In recent years, a KNLA commander was moved by the plight of Weh Loh: while children in peaceful democracies all over the world spent the daylight in classrooms, the children of Weh Loh were at home, playing in the street, or working the fields alongside their parents. And so, he undertook a coordinated effort with village elders to establish a school. His efforts were successful.
Today, the School at Weh Loh provides basic education to the future leaders of Weh Loh. The children of Weh Loh now have reading, writing, and spelling courses – in three languages: Karen, English, and Burmese. And
despite the constant presence of war—of depleted rations, ambushes, and threats of violence, the School boasts three teachers and thirty students this year, from kindergarten through fourth standard. With these seeds of educational growth, the School’s founders hope that the children of Weh Loh will experience the promise of a better life.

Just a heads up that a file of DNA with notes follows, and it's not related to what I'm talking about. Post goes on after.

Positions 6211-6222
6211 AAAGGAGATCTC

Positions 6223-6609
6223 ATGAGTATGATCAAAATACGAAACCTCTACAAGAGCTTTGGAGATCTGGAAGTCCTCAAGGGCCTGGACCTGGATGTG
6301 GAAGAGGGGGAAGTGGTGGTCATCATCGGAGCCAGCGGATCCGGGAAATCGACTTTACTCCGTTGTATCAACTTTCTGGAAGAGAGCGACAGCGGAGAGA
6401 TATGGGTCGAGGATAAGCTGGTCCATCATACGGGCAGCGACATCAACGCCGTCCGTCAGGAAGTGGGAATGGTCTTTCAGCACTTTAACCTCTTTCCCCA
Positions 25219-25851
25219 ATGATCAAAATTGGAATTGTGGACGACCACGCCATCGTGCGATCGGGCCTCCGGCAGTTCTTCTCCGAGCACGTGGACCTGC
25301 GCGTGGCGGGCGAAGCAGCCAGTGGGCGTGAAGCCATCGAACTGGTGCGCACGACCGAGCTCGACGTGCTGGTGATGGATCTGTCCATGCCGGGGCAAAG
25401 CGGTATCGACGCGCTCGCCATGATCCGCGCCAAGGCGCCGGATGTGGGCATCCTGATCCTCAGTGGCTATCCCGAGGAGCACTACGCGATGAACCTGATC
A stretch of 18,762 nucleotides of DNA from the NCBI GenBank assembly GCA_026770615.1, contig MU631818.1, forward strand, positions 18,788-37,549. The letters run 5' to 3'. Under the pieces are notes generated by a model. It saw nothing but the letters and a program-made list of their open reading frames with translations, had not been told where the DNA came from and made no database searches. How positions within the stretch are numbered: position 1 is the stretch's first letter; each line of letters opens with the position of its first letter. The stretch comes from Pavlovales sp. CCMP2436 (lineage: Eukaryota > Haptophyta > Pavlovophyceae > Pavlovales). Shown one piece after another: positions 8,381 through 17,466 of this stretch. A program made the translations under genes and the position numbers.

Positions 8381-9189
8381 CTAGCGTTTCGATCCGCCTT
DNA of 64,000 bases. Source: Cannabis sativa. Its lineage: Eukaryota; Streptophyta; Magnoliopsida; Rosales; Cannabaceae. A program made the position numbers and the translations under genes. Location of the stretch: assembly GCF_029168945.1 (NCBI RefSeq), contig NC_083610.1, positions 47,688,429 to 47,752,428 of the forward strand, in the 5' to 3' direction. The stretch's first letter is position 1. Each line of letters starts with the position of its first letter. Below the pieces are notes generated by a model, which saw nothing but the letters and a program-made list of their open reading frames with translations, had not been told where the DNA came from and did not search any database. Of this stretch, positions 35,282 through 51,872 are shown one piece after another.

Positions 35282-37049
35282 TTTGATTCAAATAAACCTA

Until recently, I only knew the school by reputation. Weh Loh is bordered on all sides by the Dictatorship’s military battalions, always at attention. But, on my way home this year, I unexpectedly stumbled upon the village of Weh Loh. The School’s founders built the school on a track of land adjacent to the village entrance, a testament to strength in the face of the most oppressive adversity. I could hear it before I saw it: the voices of children singing, reading, and reciting.
What I see through the School at Weh Loh is an organically home-grown effort for development in the war zone. No Norwegian Initiative is needed. Weh Loh obviously does not seek attention of the international community. There is no complaint as to how they have been disregarded by the caring world in the face of extreme misfortune – war. They may not be able to get very far with their humble effort. But, theirs is a genuine effort, an authentic little step to what they understand as national development through education for children.
Naw May Oo